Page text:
allowed to become a subject if the eligibility criteria weremet. This step was considered necessary in order to ensurethe cooperation of the manager with the study, given thecustomer-intensive nature of the business. Individualsubjects had to report a non-smoking status for 6 months prior to the sampling period, be non-users of nicotine-containing smoking-cessation aids, and be at least 18 yearsof age. Subjects were screened as to selected occupations of household members or activist affiliations of their own or household members which might bias their participation.Excluded from the study were subjects who lived with journalists and members of the media, the legal, advertising,marketing research, public relations, tobacco manufacturingand distribution professions, and members of anti-smokinggroups and selected health groups. Subjects were alsoexcluded if members of their household worked for a branchof the state or Federal government which might have aninterest in the outcome of the study.The subjects were asked to report to a central site for instruction on pump usage and recordkeeping (workplacediaries), and collection of saliva samples. Instructionconsisted of a videotape presentation, augmented by aninstructor, to ensure that each subject received comparableinstruction. Demographic and lifestyle information wascollected from the subjects using questionnaires adminis-tered during their first and last visits to the test coordinationsite. (Questionnaire material was similar to that used in a previous study (Jenkins et al., 1996), but reorganized toreflect changes in experimental design.) Saliva sampleswere collected during the first and last visits. Subjects alsoreceived a gratuity for their participation.In all, 173 subjects participated in the study, of whomeight were excluded from the data compilations reportedhere because of salivary cotinine levels believed to beindicative of at least occasional active smoking. A dis-criminationlevel of 30 ng/ml (Etzel, 1990) was chosen inorder to exclude those subjects who may have smokedwhile wearing the sampling pumps. This level, established prior to the initiation of the study, was twice as high as usedin the authors' previous study (Jenkins et al., 1996), because there was greater concern about incorrectlyexcluding subjects from these occupational categories with perceived higher ETS exposures. Only six subjects hadaverage salivary cotinine levels that fell between 15 and 30ng/ml.In general, the demographics of the study population(see Table 1) showed them to be more educated, younger,and have lower household incomes than the US populationas a whole. Few non-Caucasians participated in the study.These subject demographics are most likely a reflection of the study being conducted in a town with a large state-supported university and a job which is frequently held bycollege students. However, no claim as to representativenessrelative to other geographic locations is made.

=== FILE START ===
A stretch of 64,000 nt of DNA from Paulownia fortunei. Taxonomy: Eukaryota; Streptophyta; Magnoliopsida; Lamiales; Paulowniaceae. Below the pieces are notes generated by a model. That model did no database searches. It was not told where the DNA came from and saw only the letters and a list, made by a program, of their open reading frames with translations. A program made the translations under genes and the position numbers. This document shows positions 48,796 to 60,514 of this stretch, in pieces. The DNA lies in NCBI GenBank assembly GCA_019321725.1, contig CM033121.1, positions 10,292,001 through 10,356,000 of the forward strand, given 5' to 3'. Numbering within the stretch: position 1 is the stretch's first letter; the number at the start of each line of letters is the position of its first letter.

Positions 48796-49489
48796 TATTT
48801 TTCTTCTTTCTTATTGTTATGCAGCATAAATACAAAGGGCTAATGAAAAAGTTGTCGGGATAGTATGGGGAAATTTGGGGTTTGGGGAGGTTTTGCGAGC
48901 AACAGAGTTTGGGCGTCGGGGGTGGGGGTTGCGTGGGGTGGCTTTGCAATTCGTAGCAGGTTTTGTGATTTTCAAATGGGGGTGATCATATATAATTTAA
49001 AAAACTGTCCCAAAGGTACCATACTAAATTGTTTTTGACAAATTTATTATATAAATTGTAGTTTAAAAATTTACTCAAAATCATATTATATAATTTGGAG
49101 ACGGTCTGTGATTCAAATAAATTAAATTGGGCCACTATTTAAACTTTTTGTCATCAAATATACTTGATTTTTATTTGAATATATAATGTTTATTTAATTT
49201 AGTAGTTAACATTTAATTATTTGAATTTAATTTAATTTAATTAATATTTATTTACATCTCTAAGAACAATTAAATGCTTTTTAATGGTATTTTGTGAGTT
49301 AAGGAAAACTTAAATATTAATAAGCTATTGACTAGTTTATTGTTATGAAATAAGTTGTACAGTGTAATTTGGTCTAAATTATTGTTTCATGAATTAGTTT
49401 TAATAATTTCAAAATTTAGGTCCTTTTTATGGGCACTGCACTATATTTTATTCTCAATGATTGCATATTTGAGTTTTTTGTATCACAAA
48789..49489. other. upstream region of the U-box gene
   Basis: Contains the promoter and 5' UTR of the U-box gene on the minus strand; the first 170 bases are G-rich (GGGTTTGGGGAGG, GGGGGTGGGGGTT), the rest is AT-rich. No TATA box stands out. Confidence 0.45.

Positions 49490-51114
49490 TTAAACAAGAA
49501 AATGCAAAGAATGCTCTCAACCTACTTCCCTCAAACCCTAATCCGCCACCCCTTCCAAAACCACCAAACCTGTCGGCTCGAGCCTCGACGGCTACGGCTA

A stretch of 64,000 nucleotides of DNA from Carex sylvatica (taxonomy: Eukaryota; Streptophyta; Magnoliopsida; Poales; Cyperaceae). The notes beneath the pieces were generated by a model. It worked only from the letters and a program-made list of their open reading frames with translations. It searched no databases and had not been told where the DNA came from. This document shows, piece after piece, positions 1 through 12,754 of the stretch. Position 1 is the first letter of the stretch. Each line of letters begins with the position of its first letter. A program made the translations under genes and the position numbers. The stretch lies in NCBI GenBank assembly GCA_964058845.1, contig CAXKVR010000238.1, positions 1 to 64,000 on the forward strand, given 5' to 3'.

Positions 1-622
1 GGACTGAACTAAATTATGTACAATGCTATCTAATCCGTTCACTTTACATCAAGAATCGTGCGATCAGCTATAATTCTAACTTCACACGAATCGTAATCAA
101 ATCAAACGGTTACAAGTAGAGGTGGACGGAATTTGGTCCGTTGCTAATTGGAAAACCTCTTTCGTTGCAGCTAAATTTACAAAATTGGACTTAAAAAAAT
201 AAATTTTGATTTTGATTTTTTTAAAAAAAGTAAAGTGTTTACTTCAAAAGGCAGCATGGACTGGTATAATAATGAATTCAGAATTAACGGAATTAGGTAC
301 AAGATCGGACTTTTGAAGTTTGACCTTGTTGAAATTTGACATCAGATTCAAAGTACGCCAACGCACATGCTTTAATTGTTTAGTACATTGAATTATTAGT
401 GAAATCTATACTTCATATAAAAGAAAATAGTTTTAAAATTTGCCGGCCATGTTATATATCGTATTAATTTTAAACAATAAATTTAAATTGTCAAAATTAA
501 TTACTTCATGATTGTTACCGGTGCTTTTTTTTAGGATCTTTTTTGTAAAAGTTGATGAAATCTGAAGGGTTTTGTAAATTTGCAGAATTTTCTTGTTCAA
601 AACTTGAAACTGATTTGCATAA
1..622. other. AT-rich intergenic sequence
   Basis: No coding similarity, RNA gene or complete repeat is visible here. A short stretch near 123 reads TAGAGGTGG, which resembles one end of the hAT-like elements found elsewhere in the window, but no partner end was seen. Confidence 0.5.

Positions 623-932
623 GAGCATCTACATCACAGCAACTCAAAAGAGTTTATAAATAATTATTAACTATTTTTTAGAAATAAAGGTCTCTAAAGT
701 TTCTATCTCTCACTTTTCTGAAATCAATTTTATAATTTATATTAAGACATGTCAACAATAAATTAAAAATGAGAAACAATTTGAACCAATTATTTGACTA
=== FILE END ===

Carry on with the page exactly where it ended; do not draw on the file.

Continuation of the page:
Sampling Equipment